Students Sue Mich. U

Two students sued the University of Michigan for hosting a Palestinian solidarity conference. The lawsuit, filed Tuesday, is intended to force the university to cancel the conference, slated for this weekend, on the grounds that it “violates free speech by inciting hatred against Americans and Jews,” according to Rick Dorfman. Plaintiffs Dorfman and Adi Neuman head the Michigan Student Zionists campus group, which is supported by Aish HaTorah, the Zionist Organization of America and Coalition for Jewish Concerns-Amcha.

Israel to Close Fuel Depot

Israel’s central fuel depot, a feared target of mega-terror attacks, is to be closed by January. Infrastructure Minister Efraim Eitam decided in consultations Oct. 2 with the director general of the Pi Glilot facility that the fuel stored there would be moved to other installations around the country. Pi Glilot is located near densely populated areas north of Tel Aviv. An attempt earlier this year to carry out an attack at the site failed when a bomb planted beneath a tanker caused only a small fire.

Two Israeli Women on Fortune List

Two Israelis have been included in a list of the most powerful women in business. Bank Leumi President and CEO Galia Maor and Strauss-Elite Group chair Ofra Strauss-Lahat made Fortune Magazine’s Most Powerful Women in Business list, to appear in the Oct. 14 issue. Maor was ranked 34th, while Strauss-Lahat placed 46th on the list of 50 women.

Crown Heights Riots Retrial Likely

The U.S. Supreme Court paved the way for a third trial stemming from the 1991 Crown Heights riots. The high court decided this week not to consider a defense request to throw out charges against Lemrick Nelson stemming from the riots in Brooklyn. During those riots, Yankel Rosenbaum, a Chasidic man, was fatally stabbed during violence that followed the death of Gavin Cato, an African American child hit by a car in a Chasidic motorcade. In January, after an appeals court overturned the convictions of Nelson and Charles Price for civil rights violations in the 1991 murder of Rosenbaum, citing technicalities, the Anti-Defamation League wrote the Justice Department to continue the case. The department’s civil rights division subsequently affirmed the office’s commitment to “continue to pursue meaningful and serious punishment” against Nelson. Price struck a plea bargain in April for 11 years and eight months in prison, but Nelson’s case is still pending.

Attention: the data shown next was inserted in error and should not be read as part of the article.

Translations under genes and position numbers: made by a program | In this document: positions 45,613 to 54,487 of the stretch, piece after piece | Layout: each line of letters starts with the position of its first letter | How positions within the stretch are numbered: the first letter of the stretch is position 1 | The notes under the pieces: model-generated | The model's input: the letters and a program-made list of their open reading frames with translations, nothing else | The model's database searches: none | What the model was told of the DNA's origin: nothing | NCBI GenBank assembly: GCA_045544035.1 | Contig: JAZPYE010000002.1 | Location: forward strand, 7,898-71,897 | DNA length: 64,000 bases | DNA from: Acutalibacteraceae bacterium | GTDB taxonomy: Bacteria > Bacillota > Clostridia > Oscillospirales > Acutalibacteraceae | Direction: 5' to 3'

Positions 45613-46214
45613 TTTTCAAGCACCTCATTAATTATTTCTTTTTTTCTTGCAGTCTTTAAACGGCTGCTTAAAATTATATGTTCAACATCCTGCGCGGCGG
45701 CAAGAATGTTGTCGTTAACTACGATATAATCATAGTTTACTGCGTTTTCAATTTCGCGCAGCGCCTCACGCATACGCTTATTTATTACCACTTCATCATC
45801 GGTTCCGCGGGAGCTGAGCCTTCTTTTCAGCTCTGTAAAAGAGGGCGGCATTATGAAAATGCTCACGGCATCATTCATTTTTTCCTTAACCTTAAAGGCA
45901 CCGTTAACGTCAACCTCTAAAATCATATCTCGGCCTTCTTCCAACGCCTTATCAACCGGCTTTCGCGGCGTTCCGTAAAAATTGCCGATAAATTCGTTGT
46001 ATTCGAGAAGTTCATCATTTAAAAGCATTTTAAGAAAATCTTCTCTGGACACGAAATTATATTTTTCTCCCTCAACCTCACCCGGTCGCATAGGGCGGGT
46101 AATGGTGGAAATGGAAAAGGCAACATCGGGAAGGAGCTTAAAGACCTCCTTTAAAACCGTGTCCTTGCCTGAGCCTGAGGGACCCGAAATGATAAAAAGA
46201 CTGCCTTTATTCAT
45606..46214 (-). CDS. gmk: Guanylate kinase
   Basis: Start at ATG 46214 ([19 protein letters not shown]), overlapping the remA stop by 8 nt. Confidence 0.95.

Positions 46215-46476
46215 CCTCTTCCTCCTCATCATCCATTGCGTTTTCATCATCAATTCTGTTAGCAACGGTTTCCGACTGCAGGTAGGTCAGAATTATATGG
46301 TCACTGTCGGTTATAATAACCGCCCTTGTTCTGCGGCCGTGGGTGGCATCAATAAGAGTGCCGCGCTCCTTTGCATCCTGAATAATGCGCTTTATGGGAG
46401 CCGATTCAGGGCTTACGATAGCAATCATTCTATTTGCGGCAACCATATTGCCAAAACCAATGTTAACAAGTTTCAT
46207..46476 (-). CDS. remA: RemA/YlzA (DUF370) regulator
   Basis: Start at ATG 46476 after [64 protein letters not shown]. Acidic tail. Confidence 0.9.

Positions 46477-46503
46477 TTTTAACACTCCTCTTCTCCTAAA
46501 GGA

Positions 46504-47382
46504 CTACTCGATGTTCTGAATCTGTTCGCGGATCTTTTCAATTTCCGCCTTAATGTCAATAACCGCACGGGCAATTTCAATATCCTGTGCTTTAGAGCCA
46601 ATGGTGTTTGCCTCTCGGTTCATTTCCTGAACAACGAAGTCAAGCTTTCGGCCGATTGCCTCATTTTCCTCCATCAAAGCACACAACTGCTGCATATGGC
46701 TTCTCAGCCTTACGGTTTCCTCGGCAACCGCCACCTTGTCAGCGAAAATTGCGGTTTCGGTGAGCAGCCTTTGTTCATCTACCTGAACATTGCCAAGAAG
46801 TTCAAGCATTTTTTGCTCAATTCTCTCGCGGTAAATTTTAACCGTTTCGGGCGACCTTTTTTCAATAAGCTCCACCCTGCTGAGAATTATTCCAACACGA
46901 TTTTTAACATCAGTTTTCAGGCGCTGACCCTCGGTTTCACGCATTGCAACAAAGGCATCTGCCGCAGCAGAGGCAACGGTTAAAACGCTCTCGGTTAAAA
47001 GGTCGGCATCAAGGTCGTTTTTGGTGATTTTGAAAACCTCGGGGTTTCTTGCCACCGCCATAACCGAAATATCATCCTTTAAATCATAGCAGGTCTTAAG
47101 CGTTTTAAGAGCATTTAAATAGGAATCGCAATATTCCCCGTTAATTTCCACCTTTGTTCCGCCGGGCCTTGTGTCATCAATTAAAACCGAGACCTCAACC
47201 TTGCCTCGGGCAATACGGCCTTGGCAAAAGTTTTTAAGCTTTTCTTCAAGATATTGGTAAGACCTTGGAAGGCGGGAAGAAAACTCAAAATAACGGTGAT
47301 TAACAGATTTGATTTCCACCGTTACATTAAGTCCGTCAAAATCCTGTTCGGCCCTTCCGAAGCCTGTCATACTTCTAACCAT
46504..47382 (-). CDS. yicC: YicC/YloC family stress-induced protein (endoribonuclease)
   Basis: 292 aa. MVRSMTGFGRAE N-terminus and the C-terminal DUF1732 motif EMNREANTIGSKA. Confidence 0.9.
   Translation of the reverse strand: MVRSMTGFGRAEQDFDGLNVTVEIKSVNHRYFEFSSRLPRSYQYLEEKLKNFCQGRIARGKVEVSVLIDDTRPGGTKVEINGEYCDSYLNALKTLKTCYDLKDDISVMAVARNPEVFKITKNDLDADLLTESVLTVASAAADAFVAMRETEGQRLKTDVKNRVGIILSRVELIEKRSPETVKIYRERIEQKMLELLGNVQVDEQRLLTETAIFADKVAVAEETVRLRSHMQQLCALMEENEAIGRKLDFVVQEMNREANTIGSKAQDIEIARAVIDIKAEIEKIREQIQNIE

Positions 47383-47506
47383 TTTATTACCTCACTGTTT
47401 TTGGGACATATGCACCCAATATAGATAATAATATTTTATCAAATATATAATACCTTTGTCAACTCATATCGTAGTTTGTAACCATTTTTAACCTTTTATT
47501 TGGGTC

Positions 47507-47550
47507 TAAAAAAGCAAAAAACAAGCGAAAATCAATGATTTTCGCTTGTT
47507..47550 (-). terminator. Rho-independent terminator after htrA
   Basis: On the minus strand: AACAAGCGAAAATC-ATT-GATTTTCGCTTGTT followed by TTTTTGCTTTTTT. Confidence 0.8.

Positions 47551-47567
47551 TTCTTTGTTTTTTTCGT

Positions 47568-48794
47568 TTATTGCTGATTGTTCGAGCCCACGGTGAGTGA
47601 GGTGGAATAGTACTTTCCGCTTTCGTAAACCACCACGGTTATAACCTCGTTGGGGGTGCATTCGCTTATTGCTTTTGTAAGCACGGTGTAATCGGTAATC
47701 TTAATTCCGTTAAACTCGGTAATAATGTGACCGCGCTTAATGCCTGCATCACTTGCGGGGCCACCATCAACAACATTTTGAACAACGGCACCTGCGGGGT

Y.U. Bequest Now Worth $36 Million

Yeshiva University plans to begin awarding scholarships from a multimillion dollar bequest to the school. The scholarship and loan fund was created after Anne Scheiber, a retired New York civil servant, left $22 million to the school when she died in 1995. The bequest was invested during extended probate hearings and is now worth $36 million. Beginning with the current academic year, students enrolled in Y.U.’s Stern College for Women and those attending the Albert Einstein College of Medicine who previously graduated from Stern will be eligible for the scholarship.

Report Slams Publisher’s Wartime Past